• One leg support

• Moment of suspension

In the true canter the inner leg pair steps more forward then the outside leg pair.

In the counter canter the leg pair toward the arena wall steps more forward and the horse is bent slightly towards the arena wall, thus making the arena wall the inside (remember: inside is always where your horse is bent toward – looking at). Both leg pairs stay on the lead and the corners of the arena can be slightly rounded.

The counter canter is a collecting movement and it helps straightening your horse. Apart from that, a further benefit of the counter canter is that it makes your horse sensitive to the diagonal aid of the rider and makes him accept the canter aids both in the true canter and the counter canter. Many riders tend to put their horse in canter with the rider’s outside leg – a mistake that will come back to you when training the counter canter. Your horse will first not under-stand what you want from him when you give the – correct – aid for the counter canter because it is too similar with the formerly wrong given aid for the true canter. Thus the counter canter helps you to climb the last two steps of the German training scale: Straightness and Collection and makes you come to the overall goal of throughness.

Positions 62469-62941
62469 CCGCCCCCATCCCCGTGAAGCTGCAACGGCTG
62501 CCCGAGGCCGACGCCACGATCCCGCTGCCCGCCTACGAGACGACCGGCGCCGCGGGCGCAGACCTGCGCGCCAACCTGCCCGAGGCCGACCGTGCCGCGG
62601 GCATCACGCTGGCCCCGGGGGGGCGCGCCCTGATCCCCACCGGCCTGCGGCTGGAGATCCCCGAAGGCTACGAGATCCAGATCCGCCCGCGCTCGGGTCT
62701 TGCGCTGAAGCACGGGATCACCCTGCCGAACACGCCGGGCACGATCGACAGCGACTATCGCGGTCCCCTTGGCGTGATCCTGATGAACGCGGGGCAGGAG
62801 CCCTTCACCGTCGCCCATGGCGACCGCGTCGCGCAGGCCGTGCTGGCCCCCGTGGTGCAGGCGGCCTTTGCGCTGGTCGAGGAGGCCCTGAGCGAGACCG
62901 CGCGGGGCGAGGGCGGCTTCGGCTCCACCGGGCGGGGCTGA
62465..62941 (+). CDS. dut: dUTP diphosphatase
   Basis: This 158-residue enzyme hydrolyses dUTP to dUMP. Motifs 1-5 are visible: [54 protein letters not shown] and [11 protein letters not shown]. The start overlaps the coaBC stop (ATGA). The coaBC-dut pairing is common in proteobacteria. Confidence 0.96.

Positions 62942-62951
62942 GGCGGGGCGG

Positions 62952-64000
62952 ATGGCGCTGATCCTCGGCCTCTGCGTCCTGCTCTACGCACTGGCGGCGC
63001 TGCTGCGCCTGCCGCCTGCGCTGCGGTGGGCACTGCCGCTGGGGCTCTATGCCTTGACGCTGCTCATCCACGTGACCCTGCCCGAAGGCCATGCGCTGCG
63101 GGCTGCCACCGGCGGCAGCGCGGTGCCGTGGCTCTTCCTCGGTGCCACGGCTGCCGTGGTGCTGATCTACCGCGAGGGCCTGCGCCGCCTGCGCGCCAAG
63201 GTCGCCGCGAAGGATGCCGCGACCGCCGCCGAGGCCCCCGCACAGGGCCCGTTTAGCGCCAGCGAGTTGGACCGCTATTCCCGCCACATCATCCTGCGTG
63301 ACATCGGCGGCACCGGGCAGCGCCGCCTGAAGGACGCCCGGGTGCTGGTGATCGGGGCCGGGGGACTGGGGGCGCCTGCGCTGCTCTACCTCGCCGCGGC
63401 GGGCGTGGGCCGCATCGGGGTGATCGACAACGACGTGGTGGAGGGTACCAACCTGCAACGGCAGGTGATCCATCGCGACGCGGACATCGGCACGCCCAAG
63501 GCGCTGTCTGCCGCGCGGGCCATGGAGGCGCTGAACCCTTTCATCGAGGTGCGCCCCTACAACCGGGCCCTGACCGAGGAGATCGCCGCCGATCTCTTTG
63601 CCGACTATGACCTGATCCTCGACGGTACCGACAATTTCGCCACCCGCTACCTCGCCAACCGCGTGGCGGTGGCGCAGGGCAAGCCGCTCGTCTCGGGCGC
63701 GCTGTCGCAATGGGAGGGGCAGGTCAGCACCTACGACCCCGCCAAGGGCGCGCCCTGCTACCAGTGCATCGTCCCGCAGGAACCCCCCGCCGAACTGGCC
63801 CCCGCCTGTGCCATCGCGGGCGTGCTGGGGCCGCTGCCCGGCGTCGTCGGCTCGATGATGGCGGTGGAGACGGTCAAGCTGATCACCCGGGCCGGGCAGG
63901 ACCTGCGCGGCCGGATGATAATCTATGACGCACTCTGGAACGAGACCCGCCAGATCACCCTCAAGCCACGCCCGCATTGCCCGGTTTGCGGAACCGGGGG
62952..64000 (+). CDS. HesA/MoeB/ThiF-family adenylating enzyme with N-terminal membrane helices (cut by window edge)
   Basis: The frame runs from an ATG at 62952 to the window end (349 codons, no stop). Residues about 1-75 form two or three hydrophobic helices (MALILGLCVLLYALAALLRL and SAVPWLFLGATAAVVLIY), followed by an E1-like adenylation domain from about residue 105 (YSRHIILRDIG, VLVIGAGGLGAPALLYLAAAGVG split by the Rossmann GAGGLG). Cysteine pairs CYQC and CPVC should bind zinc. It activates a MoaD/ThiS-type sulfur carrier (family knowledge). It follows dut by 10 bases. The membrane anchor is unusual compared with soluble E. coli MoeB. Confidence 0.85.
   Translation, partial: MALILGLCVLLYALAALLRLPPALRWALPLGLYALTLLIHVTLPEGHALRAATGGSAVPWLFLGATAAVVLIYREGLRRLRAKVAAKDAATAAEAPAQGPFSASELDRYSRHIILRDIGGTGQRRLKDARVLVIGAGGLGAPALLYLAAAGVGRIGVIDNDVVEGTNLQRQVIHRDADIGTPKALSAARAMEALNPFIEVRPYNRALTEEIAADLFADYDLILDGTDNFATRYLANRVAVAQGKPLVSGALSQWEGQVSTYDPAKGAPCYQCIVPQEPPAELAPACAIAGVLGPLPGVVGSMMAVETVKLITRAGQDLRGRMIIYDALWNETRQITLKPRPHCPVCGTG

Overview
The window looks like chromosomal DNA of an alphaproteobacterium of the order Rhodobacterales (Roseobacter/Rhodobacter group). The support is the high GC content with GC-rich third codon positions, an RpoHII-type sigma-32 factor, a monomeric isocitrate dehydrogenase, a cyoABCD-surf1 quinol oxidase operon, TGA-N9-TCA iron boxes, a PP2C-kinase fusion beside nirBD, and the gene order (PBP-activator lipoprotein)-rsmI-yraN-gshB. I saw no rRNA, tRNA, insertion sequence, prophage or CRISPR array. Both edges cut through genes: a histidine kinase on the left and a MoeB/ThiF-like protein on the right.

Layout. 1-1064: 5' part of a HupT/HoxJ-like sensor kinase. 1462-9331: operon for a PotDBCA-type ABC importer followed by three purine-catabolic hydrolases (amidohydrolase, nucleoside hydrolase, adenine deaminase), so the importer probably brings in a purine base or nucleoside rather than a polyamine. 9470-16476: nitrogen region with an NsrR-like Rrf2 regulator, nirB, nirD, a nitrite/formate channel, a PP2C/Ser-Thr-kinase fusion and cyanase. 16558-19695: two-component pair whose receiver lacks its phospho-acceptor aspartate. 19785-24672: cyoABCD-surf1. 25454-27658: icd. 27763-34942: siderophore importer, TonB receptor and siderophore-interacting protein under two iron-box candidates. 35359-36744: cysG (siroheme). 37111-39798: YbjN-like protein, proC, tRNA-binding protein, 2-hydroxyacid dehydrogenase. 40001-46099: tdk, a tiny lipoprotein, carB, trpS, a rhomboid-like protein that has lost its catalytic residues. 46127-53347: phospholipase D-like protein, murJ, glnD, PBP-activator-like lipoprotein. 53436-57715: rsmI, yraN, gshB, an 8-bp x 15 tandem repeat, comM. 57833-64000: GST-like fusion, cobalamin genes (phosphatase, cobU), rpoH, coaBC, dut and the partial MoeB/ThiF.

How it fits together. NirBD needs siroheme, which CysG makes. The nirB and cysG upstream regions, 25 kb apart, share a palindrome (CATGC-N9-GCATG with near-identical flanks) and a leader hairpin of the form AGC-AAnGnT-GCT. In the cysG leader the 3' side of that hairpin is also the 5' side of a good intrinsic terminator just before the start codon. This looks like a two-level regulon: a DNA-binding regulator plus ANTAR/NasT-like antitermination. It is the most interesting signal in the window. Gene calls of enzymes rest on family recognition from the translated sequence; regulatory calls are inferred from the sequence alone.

a. Precondition for the horse

Precondition for the horse is that the horse has achieved the first levels of collection – otherwise it will not be able to make it through the corner in the counter canter. It has to be securely on your aids in the true canter and be able to show a couple of collected strides in the true canter. Overstraining the horse in the development can lead to uncertainty. The horse starts to get hot or changes the canter into a cross-canter – in the end loosing the contact to its rider completely. This is not the way we want to train our horses – we want the both parties – horse and rider – enjoy their develop-ment through the levels.